Date of release: 3 November 2020
In this week’s blog I would like to reflect on how we have made a difference on the international nursing stage.
Staff at the Trust are in the process of helping to set up an end of life care service in a hospital in China – the first time the Trust has done anything to enhance nursing care in this particular country.
This exciting development came about on a visit to Birmingham City University (BCU) last year with Zoe Marsh, our Deputy Director of Global Partnerships, when we talked to a cohort of Chinese nursing students.
I was there to lecture on global health policy while Zoe delivered a presentation on our hugely successful and popular Clinical Fellowship Programme, which has recruited international nurses over the last two years.
Ruo Wang, one of the students who attended my lectures, kept in touch, and when Zoe arranged the Global Grand Round on end of life care/palliative medicine, she invited Ruo to attend with her Chief Nurse.
Last month, the Specialist Palliative Care Team presented a ‘UK perspective on end of life care’ as part of the inaugural Global Grand Round in partnership with leads from the Clinical Fellowship Programme.
The Global Grand Rounds were established to share evidenced-based practice with healthcare professionals, universities and health organisations across the world and to recognise the vital contribution overseas professionals have had supporting the organisation’s workforce.
The first Round – attended by 117 people worldwide – shared best practice on end of life care and palliative medicine, led by Hassan Raffique, Senior Clinical Fellow, and Jean Shears, Lead Nurse for Specialist Palliative Care at the Trust.
Delegates from India, Pakistan, Nigeria and China joined the webinar, one of the first in a programme of topics around end of life care.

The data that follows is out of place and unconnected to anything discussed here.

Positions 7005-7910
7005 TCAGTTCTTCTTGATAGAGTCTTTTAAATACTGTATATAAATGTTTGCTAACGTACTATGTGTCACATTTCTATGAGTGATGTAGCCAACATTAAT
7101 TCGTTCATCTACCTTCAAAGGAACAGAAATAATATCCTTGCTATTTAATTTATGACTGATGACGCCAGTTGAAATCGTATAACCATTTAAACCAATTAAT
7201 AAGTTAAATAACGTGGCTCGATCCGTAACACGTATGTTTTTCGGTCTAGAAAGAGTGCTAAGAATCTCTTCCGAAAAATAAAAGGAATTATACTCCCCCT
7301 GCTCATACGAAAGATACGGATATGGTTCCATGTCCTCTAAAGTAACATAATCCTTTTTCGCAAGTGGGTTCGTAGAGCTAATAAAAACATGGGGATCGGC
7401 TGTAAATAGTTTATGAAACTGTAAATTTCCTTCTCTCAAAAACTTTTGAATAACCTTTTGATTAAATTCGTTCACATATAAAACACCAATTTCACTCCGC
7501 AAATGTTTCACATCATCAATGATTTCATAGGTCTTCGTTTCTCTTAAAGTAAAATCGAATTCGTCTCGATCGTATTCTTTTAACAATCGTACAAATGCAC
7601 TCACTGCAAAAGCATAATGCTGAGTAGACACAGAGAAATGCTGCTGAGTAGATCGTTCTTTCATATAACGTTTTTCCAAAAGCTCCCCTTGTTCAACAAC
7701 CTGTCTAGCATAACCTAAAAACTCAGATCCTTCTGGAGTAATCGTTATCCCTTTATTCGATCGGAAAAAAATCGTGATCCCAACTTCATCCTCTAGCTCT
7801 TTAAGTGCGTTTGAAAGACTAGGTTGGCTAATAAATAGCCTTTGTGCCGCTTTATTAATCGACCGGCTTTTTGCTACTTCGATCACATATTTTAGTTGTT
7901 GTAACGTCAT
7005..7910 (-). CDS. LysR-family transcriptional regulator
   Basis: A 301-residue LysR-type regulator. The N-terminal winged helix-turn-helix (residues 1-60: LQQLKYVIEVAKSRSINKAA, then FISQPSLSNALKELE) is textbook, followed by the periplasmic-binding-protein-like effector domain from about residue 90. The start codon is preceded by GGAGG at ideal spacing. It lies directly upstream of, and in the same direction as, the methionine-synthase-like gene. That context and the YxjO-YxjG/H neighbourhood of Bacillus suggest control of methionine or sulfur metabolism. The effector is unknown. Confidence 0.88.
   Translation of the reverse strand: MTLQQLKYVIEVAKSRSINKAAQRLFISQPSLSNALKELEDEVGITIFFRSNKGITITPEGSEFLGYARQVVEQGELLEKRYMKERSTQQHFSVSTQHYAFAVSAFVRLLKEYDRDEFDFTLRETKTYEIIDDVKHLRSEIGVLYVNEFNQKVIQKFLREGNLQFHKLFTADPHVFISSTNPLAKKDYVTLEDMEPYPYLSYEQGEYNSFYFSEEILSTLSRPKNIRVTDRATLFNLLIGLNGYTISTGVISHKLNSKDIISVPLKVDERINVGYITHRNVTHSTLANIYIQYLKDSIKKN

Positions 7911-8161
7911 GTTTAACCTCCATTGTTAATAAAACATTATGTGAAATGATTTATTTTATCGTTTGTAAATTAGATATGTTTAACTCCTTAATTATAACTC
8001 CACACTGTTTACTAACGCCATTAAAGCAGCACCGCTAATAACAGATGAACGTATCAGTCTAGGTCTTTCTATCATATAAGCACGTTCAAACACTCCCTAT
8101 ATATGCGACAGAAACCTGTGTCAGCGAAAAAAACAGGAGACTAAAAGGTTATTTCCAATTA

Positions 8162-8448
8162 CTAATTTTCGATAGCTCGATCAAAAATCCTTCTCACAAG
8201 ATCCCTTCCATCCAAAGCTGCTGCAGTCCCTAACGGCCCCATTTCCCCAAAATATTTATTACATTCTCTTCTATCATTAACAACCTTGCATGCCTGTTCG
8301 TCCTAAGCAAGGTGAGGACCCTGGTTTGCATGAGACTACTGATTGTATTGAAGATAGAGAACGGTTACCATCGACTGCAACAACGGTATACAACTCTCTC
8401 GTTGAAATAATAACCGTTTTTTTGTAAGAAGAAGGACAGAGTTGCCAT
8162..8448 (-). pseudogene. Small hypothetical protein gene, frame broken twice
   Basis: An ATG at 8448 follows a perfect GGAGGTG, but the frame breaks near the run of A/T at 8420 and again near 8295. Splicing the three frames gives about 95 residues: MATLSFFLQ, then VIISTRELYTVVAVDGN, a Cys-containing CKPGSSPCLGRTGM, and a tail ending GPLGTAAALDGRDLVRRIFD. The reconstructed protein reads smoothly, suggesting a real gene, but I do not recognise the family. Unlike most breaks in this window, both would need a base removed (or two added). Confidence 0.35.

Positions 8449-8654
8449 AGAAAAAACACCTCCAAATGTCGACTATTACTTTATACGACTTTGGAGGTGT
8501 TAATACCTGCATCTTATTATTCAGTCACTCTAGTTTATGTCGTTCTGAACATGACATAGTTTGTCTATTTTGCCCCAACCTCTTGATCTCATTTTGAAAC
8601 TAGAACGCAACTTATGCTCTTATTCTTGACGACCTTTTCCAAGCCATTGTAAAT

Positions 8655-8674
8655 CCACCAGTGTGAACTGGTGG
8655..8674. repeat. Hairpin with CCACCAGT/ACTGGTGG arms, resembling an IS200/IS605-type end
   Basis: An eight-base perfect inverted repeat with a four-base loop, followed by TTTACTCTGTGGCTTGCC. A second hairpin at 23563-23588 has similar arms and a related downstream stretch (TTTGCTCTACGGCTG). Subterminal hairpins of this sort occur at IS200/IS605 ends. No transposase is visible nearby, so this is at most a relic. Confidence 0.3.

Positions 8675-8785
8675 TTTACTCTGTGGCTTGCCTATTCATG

Following this exciting webinar, an introduction meeting was held with health professionals from The Seventh Affiliated Hospital of Sun Yat-sen University Hospital – Shenzhen China, where Ruo and her Chief Nurse are employed.
They wanted a more detailed understanding of how we deliver training and education across our ward areas and care to our patients and their families.
With the help of Jean Shears and Jenny Jones, Specialist Nurse – Bereavement, we are now in the process of setting up further webinars to share learning and experience to support them with establishing their first palliative care service.
This is such an exciting opportunity and demonstrates the diversity of what we can achieve with mutual ambition and technology, and enables two groups of clinicians to consider and discuss practices in different countries.
Ultimately, this is an opportunity to promote the Trust, share good practice and reinforce the links of international nursing on a global level.
So it was wonderful for a student to come to us with an initial idea and for the Trust to help improve care in another continent – and at the same time enhance our own reputation globally.